Another barrier to worthiness is perfectionism. (The Gifts of Imperfection by Brene Brown). Perfectionism is not the same thing as striving to be your best. It is the belief that if we live perfect, look perfect, and act perfect, we can minimize or avoid the pain of blame, judgement, and shame. To the contrary, perfectionism actually increases the odds that we’ll experience painful emotions. Perfectionists, as children, were often praised for achievement and performance-- grades, manners, rule-following, people-pleasing, appearance, etc. The message was “I am what I accomplish and how well I accomplish it.” (The Gifts of Imperfection by Brene Brown). So we seek perfection in order to earn approval and acceptance. Perfectionism can lead to “life-paralysis,” in which we miss opportunities because taking risks means we might fail and our self-worth is on the line. However, we are setting ourselves up for failure, because perfectionism is not an attainable goal. Perfectionism doesn’t only affect oneself. It is passed down to our children. It affects the people we work with as we impose unrealistic expectations on ourselves and others. It keeps us buried in shame. Luckily, as we develop our own self-compassion and authenticity, that is also catching.


The antidote to perfectionism is similar to that of shame. All we have to do is acknowledge our vulnerabilities, and talk about them honestly, with the knowledge that we are doing the best we can. We can act like we’re fine with our imperfections (dirty house, lack of knowledge, mistakes) until one day we find that we actually are okay with our messy, imperfect self! As we develop this self-acceptance and self-compassion, we will no longer have to engage in the constant hustle for worthiness that consumes and exhausts us.


I cannot write an article on self-love without addressing body-image. I am not here to tell anybody what their natural body shape or size is, or whether their weight is affecting their health. Obviously, it is important to have a healthy diet, with room for the occasional treat, and some type of regular movement that suits you. But what if you do all this, and your body still doesn’t fit the narrow definition of what is acceptable?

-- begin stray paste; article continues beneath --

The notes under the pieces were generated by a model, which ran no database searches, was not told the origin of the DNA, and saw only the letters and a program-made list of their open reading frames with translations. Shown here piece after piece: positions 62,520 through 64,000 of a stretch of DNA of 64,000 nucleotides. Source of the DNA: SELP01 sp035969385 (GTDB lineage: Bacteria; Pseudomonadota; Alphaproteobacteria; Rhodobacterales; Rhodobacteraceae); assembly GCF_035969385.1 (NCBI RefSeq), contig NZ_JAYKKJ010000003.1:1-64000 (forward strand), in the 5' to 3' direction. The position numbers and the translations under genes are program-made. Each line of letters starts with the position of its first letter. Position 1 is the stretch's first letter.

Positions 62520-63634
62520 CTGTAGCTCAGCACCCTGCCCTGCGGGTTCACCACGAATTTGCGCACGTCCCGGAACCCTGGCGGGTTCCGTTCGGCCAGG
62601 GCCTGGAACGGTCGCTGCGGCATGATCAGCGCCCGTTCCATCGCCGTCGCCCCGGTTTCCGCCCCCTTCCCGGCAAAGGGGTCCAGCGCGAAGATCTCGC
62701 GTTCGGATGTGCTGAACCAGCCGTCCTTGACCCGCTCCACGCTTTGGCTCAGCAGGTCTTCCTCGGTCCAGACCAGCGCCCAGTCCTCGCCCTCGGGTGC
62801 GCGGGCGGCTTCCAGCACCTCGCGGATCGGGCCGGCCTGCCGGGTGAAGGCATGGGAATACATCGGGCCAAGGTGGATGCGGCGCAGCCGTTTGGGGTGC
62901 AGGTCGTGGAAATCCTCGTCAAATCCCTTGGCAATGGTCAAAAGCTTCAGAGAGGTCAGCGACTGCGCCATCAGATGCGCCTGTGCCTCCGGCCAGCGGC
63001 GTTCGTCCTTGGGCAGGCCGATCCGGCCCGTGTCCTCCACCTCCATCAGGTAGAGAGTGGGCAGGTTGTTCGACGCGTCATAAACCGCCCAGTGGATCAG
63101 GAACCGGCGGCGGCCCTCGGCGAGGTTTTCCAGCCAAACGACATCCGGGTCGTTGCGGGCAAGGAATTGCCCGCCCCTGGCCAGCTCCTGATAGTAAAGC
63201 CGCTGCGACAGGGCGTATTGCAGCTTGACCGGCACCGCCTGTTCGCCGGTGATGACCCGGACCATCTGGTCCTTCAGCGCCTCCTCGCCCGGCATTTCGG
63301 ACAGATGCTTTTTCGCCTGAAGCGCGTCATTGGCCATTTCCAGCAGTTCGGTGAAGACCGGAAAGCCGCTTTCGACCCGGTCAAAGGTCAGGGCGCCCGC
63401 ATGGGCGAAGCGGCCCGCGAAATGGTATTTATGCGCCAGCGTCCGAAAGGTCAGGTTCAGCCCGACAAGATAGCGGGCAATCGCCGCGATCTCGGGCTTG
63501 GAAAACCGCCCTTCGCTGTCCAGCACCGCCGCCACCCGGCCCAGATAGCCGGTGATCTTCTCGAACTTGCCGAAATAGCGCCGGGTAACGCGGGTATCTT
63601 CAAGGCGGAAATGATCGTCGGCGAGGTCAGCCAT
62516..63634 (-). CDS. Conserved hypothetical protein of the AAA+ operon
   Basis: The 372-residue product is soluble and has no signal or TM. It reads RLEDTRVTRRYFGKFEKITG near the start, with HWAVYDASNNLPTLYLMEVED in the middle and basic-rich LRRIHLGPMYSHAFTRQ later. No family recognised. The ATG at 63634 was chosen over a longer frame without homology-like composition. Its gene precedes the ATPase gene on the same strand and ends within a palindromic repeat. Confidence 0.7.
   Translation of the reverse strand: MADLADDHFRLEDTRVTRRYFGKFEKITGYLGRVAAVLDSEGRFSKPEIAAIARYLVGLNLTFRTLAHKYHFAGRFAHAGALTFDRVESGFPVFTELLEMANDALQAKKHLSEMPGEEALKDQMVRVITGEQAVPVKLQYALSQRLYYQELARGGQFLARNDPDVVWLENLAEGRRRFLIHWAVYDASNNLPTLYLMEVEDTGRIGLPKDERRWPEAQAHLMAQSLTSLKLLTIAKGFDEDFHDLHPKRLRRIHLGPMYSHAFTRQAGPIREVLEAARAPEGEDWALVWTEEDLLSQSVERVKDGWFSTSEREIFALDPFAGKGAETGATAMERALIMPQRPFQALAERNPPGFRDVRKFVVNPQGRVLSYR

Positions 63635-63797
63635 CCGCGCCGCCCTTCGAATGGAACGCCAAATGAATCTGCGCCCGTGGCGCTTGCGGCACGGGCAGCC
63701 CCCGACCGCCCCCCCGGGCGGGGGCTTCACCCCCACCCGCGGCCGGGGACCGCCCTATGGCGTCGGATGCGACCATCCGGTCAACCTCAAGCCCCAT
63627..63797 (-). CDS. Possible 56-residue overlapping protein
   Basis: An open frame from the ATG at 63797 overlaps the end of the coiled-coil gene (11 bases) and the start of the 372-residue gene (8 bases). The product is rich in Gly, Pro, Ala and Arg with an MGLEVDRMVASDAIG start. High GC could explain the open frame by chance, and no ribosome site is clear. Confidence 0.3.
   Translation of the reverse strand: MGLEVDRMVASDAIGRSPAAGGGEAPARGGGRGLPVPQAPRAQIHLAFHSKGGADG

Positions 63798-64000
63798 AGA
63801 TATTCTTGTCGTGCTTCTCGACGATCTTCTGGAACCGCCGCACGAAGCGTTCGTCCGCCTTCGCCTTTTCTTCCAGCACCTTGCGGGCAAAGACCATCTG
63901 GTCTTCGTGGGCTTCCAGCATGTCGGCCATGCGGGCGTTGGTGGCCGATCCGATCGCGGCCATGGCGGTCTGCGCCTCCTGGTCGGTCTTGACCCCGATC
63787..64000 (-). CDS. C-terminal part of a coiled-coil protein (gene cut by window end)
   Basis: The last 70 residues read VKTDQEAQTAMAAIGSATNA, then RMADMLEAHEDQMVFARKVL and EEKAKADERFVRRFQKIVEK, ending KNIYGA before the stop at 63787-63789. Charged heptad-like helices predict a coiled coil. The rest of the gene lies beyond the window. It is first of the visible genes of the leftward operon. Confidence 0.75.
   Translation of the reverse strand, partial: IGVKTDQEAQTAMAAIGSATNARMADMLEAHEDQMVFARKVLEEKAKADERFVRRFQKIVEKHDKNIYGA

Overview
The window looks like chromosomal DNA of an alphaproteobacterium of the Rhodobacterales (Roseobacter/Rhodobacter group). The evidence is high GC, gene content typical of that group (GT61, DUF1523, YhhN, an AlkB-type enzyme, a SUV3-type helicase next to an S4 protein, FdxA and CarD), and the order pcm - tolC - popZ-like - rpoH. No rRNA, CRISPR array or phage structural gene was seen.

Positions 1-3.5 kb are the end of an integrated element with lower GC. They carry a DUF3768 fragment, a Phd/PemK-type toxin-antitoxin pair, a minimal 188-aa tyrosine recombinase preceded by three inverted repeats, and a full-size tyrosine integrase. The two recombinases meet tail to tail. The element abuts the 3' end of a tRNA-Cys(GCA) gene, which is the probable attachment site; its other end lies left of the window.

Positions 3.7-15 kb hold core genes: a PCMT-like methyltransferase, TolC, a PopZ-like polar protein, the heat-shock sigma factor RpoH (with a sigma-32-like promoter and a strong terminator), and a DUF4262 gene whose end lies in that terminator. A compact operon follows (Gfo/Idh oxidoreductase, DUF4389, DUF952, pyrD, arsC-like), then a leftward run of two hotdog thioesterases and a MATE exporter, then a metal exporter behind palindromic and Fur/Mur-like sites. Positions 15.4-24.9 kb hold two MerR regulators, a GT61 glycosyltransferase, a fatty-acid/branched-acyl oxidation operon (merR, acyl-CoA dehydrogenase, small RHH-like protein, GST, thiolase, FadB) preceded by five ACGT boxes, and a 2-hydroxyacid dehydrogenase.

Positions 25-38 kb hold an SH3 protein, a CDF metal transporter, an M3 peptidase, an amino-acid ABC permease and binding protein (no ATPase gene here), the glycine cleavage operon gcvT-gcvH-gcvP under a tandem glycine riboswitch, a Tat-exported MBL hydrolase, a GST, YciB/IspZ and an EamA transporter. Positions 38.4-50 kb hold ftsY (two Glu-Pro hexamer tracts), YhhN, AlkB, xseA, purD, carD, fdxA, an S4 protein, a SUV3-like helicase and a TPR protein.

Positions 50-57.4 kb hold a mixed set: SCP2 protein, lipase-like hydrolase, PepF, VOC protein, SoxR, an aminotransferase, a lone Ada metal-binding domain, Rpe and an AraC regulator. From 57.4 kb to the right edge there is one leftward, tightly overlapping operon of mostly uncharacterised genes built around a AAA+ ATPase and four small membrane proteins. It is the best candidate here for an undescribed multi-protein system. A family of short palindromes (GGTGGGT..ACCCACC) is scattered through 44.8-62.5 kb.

There is not one among us who has not experienced self-loathing of some aspect of our body. We seek comfort or control through what we eat or choose not to eat. If we add up the amount of time we engage in negative self-talk or negative feelings about our body in our lifetime, we would cringe. Even as we are consumed by it, we regard this obsession as petty and embarrassing. Perhaps the fact that we view it as petty and embarrassing is symptomatic of the problem. The idea that our “weight struggle” is trivial, when it is universally held by all women in our culture, serves to negate our experience as women. (Obsession: Reflections on the Tyranny of Slenderness by Kim Chernin.)


It is hard not to be obsessed, when the world is filled with reminders that we are not as slender as the women on the magazine covers. The media presents an impossible ideal, which leads to suffering. We often start the day or our work-out convincing ourselves that we just want to be healthy, and that it is love of our body that inspires us to great lengths. But it doesn’t take long before our mind wanders to self-criticism and judgement. We experience our mind and body as separate entities. It is the mind’s task to control the unruly and despised body. At the same time, we seek comfort from food -- companionship, reassurance, a sense of warmth and well-being that is sometimes hard to find in our own lives. Our emotional state fluctuates with our weight. We are happy and elated when in our “skinny” clothes. However, there is something precarious about this false sense of well-being. The overwhelming majority of people who lose weight, gain it back. Then, of course, we can no longer bear to look at ourselves in the mirror. What kind of solution is it to make one’s acceptance of oneself dependent upon the losing of weight that may not remain lost? (Obsession: Reflections on the Tyranny of Slenderness by Kim Chernin.)